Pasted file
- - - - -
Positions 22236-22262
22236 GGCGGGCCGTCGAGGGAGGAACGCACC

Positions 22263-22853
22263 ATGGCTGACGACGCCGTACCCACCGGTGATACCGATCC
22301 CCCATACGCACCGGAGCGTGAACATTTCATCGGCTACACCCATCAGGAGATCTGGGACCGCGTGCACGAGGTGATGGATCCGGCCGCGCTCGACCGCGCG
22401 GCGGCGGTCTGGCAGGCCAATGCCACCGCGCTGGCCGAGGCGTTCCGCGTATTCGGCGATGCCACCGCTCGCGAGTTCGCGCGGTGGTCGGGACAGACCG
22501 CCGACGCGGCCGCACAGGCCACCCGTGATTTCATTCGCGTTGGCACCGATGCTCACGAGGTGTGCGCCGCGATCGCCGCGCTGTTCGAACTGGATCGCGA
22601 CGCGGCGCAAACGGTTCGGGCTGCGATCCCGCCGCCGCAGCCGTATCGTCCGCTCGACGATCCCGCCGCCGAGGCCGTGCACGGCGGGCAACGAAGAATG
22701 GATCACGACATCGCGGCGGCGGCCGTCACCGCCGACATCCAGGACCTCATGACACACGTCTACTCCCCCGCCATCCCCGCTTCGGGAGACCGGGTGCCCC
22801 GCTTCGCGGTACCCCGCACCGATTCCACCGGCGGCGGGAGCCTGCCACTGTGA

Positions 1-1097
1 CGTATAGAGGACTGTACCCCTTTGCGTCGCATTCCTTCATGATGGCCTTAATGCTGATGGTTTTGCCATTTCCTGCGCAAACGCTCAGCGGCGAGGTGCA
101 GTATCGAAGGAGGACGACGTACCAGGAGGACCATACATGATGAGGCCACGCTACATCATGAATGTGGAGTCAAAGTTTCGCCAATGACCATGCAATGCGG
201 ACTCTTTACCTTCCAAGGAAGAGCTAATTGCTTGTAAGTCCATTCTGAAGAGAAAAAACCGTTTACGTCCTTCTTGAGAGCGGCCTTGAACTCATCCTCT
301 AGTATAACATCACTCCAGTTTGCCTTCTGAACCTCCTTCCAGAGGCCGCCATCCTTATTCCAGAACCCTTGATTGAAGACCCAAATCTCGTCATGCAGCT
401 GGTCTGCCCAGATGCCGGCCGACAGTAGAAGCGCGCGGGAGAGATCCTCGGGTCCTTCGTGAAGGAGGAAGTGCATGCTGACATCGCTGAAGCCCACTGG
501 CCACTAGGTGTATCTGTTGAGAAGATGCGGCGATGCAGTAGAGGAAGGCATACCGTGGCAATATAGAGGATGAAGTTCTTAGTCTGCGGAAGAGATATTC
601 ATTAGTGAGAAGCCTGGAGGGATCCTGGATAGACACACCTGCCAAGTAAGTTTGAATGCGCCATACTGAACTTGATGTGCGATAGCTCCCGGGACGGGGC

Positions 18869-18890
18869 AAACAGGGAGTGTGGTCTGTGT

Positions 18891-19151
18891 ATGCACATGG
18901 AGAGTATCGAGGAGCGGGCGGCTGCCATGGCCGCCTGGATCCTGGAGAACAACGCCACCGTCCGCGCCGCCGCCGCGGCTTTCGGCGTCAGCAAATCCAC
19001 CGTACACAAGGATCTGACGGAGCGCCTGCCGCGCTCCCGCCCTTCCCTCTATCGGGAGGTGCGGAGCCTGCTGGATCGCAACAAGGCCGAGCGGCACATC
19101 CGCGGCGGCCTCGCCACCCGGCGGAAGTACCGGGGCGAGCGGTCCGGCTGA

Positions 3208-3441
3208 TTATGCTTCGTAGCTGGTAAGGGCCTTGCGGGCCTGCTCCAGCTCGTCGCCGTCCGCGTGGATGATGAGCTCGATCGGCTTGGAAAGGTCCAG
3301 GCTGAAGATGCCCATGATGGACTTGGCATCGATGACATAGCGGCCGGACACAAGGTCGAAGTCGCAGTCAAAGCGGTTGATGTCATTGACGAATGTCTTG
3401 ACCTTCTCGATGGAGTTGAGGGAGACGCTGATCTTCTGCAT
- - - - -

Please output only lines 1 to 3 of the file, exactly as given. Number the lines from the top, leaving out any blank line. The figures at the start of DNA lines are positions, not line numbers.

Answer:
Positions 22236-22262
22236 GGCGGGCCGTCGAGGGAGGAACGCACC

Positions 22263-22853